Australian Economic Review

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  • Economic Aspects of Loneliness in Australia

    We highlight the problem of loneliness, and argue that it is not only a public health issue but also an economic problem. We provide a brief review of findings from the key literature on the associations between loneliness, mental and physical health, and healthcare costs; and then present some evidence on its trends, the extent of socioeconomic inequalities and its links with health and healthcare usage, in Australia. We hope to encourage further economics research on loneliness, and related issues of social isolation and poor social support, to aid the design of policies and interventions to reduce loneliness.

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  • Modelling the Spread of the Coronavirus: A View from Economics

    This article reviews the modelling of the spread in Australia of COVID‐19 from the point of view of the discipline of Economics. After a brief overview of the epidemiological approach, we show that other modelling is needed for policy purposes and especially to provide a full understanding of the economic and social costs of disease control. We look at microeconomic aspects of infection, focusing on individual behaviour, the choices facing the individual and implications for policy. The use of a cost–benefit approach and macroeconomic aspects of the pandemic are examined together with the economic consequences of policy response.

  • The Value of Pole Position in Formula 1 History

    In this article, we study the effect of the Pole Position in Formula 1 history on the outcome of the race. Using data for every race between 1950 and 2013, we use two approaches to quantify the effect of being on Pole. First, we estimate the effect on the probability of winning the race using a logit model. Second, we estimate a Poisson model to express the effect in terms of finishing positions. We find that the Pole sitter does have a significant advantage over the other drivers on the grid: two positions at the finish line or about a 10 percentage point higher probability of winning the race. These estimates capture the effect controlling for various confounding factors and a rich set of fixed effects, including driver ability, track characteristics and constructor performance. We also document that the effect varies over seasons.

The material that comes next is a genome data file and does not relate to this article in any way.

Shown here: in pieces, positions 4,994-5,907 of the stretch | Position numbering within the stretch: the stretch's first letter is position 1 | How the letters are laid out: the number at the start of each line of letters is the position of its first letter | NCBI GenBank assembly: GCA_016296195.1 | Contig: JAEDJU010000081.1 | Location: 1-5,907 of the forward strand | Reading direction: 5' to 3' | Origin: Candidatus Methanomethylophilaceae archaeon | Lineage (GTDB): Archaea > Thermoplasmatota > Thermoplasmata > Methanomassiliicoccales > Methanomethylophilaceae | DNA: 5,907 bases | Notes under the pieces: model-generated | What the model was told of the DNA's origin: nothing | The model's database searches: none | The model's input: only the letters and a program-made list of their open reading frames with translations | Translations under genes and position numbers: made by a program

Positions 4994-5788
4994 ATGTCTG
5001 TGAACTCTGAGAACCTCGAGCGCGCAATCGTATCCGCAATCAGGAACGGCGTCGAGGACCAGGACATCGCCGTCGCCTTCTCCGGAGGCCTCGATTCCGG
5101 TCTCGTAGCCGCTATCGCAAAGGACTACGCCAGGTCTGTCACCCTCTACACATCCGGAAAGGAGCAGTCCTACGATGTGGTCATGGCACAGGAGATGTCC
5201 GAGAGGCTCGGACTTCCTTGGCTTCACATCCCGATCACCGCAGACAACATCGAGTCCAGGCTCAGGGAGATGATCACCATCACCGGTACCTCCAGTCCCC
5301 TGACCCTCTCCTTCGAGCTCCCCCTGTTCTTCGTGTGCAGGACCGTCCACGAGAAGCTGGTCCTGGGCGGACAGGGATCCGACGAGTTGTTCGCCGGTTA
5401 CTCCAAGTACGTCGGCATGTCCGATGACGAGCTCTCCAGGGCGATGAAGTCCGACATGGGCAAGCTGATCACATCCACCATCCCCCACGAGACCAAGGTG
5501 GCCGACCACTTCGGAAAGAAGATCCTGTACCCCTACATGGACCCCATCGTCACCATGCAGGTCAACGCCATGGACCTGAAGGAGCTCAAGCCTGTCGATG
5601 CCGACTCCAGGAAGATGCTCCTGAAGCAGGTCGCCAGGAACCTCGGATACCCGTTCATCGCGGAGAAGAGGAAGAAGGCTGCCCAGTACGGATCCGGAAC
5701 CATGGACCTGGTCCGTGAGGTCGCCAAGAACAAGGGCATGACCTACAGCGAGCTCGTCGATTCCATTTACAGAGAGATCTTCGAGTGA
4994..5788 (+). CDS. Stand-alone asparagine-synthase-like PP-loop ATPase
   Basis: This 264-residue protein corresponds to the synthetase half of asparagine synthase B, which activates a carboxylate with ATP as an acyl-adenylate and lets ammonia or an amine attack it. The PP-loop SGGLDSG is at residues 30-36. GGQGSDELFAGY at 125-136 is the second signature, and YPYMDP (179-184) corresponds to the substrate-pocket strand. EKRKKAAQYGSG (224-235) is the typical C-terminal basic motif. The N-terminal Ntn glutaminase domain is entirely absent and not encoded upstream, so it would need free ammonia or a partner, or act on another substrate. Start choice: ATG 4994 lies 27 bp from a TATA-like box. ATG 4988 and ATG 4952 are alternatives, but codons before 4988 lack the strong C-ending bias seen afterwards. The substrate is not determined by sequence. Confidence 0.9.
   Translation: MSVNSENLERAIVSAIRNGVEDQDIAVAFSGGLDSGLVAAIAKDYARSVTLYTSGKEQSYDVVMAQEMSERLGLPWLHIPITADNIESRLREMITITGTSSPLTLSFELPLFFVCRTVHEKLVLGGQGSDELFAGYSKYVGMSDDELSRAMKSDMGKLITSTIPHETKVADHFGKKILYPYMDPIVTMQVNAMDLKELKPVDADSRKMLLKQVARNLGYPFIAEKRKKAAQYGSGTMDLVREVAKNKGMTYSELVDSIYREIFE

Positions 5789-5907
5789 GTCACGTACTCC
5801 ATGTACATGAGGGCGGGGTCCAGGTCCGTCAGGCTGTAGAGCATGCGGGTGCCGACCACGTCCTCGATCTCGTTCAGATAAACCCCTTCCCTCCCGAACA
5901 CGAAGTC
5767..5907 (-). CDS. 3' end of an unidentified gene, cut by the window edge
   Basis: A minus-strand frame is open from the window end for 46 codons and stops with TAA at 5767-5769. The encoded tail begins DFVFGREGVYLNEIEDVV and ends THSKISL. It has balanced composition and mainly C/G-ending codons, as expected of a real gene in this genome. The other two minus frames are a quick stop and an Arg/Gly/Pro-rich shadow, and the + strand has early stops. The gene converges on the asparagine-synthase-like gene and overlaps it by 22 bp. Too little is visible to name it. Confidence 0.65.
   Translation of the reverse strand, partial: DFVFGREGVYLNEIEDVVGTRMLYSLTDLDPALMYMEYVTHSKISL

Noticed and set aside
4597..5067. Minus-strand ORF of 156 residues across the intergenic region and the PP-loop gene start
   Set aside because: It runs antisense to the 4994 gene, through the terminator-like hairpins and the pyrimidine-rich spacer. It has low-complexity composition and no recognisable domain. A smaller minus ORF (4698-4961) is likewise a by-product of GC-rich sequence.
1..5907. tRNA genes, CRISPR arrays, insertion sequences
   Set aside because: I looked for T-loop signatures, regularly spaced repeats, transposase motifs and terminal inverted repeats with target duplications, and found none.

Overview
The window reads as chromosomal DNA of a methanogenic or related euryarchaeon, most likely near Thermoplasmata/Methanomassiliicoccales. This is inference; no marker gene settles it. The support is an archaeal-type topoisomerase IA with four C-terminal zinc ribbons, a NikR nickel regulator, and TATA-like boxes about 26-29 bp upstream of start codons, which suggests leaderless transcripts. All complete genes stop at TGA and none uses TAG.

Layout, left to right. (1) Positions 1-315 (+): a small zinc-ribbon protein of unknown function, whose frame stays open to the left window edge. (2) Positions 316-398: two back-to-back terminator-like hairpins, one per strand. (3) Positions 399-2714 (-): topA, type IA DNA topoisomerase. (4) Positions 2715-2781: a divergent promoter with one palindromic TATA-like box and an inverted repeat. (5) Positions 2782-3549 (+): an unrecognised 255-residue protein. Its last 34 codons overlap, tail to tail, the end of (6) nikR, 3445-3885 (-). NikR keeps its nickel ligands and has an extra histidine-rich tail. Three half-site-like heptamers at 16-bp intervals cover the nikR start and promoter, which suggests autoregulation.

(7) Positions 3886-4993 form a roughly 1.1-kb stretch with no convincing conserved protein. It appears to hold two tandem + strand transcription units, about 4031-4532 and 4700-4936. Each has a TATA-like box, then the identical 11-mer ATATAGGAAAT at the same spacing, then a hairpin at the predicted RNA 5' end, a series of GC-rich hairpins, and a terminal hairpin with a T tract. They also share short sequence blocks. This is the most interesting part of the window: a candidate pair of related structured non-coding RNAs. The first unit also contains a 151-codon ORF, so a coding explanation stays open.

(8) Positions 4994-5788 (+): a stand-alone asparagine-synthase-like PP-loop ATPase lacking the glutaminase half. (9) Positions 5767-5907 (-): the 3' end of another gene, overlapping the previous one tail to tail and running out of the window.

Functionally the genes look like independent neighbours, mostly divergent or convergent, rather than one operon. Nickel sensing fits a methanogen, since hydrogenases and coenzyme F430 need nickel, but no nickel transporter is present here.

• Putting the Australian Economy on the Scales

    Based on the increasing size of the service sector, some believe that growth in advanced countries has come without much change in the physical weight of output. To investigate the question, I generate rough estimates of the physical weight of Australian output from 1831 to 2018, using data on the weight of traded goods. These ballpark estimates imply that the weight of annual output increased from around 50,000 tonnes to around 800 million tonnes. Over the long term, a 10 per cent increase in real GDP was associated with a 12 per cent increase in the physical weight of output.